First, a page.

Mysteries of Lisbon: Four Hours of Raúl Ruiz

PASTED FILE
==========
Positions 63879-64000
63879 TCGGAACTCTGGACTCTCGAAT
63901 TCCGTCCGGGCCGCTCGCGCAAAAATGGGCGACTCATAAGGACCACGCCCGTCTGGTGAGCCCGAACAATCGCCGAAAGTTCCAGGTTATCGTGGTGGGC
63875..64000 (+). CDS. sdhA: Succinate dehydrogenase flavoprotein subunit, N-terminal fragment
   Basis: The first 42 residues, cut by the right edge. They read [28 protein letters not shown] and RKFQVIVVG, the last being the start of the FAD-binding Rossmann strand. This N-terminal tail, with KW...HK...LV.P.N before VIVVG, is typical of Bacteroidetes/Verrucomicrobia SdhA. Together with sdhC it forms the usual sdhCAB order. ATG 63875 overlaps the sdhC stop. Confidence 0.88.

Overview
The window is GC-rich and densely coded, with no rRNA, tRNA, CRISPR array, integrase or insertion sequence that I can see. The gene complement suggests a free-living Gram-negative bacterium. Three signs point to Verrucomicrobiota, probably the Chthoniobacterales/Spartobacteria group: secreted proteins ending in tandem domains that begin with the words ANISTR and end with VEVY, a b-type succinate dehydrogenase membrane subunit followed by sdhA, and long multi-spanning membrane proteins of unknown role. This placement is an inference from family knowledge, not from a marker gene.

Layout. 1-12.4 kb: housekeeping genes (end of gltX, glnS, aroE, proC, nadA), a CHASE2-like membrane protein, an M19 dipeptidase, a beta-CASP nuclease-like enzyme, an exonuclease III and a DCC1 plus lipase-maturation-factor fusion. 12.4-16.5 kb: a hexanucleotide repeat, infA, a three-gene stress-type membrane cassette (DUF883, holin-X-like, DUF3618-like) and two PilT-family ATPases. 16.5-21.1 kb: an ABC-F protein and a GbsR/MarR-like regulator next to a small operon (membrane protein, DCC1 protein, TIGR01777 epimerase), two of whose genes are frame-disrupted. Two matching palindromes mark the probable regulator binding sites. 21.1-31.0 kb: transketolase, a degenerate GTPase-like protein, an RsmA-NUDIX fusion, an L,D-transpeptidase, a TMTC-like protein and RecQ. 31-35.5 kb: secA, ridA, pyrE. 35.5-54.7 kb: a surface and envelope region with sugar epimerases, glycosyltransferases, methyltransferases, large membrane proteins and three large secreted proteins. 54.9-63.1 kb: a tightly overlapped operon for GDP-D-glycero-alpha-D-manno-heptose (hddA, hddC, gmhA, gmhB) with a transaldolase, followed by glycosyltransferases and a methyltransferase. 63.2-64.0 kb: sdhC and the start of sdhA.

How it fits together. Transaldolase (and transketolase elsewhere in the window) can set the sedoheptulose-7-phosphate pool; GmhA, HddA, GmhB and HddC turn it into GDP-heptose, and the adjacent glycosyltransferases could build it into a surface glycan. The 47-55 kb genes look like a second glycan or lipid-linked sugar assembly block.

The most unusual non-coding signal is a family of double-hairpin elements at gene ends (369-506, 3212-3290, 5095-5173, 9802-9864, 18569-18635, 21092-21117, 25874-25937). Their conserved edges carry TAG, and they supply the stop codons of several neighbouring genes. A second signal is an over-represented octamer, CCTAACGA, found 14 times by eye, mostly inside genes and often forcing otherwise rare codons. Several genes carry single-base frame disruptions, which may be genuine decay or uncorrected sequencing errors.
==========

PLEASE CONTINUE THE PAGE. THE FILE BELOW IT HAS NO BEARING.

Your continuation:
"Convoluted" does not begin to describe this four-hour-plus movie, based on a sprawling three-volume novel by prolific 19th-century Portuguese novelist Camilo Castelo Branco. A sort of ethnographic time-traveler, just-deceased director Raúl Ruiz dramatizes every outrageous plot twist with serene equanimity—treating the hopelessly old- fashioned as the new avant-garde. The tale of the illegitimate "orphan" Pedro's search for his origins is embedded in a thicket of concealed identities, unexpected confessions, and madly proliferating nested narratives. Boasting of "coincidences so great no novelist would invent them," the story advances as it retreats; the movie's most often repeated line is "I'll explain later!" Placing the very notion of narrative between quotation marks, it's at once matter-of-fact and outlandish, anachronistic and contemporary, a movie of fluid long takes and static compositions in which all the action might be set within the paper theater given to the young hero by the aristocratic woman who, 20 minutes into the movie, turns out to be his mother and then . . . The more Pedro learns of his past, the more confused and morbidly alienated he becomes. Ultimately, Mysteries cuts its own Gordian knot to wrap with a magnificent, looping closer—a blaze of white light that metaphorically conflates the end of literature, theater, and cinema. The nothingness is Olympian. A child is born, a man dies (still living in that child's imagination), and the movie feels majestically disinterested—once set in motion, it hardly cares if you watch. (Screened in two parts with intermission.)

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